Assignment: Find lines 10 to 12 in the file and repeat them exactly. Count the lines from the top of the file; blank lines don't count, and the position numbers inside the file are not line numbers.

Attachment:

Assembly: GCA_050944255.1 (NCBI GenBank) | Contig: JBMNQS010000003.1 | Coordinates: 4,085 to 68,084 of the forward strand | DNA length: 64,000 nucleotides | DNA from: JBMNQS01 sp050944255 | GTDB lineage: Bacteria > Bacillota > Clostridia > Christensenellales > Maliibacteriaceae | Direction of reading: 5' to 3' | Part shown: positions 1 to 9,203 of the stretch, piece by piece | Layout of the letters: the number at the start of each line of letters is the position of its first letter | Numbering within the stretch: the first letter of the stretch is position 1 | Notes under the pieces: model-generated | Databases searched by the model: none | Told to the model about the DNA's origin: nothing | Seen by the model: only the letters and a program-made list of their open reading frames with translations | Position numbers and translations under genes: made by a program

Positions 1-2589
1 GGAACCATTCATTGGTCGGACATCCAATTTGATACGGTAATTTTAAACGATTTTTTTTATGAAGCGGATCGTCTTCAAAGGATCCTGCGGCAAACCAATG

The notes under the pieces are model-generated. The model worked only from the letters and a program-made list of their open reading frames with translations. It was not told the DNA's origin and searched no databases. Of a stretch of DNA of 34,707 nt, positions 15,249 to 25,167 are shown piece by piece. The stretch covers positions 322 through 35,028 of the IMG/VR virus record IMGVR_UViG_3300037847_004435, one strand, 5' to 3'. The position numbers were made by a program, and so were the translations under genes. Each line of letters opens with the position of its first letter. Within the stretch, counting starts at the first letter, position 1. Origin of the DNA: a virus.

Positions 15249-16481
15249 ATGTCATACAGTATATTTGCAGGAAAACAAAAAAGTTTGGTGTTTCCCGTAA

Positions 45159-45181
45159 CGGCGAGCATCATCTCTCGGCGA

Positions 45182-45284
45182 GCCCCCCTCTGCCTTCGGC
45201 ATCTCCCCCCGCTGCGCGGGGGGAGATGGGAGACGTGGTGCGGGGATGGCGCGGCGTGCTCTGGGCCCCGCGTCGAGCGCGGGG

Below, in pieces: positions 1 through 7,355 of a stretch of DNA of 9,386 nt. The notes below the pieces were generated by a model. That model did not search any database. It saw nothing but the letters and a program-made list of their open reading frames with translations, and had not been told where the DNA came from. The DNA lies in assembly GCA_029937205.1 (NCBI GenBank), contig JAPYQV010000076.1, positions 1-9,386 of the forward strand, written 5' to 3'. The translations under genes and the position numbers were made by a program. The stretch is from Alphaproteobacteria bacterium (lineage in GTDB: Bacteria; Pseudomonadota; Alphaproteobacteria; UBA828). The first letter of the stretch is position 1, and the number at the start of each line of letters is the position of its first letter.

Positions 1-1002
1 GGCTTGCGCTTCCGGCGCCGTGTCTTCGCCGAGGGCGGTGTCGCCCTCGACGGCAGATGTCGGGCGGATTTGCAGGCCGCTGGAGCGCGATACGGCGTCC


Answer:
45182 GCCCCCCTCTGCCTTCGGC
45201 ATCTCCCCCCGCTGCGCGGGGGGAGATGGGAGACGTGGTGCGGGGATGGCGCGGCGTGCTCTGGGCCCCGCGTCGAGCGCGGGG

Below, in pieces: positions 1 through 7,355 of a stretch of DNA of 9,386 nt. The notes below the pieces were generated by a model. That model did not search any database. It saw nothing but the letters and a program-made list of their open reading frames with translations, and had not been told where the DNA came from. The DNA lies in assembly GCA_029937205.1 (NCBI GenBank), contig JAPYQV010000076.1, positions 1-9,386 of the forward strand, written 5' to 3'. The translations under genes and the position numbers were made by a program. The stretch is from Alphaproteobacteria bacterium (lineage in GTDB: Bacteria; Pseudomonadota; Alphaproteobacteria; UBA828). The first letter of the stretch is position 1, and the number at the start of each line of letters is the position of its first letter.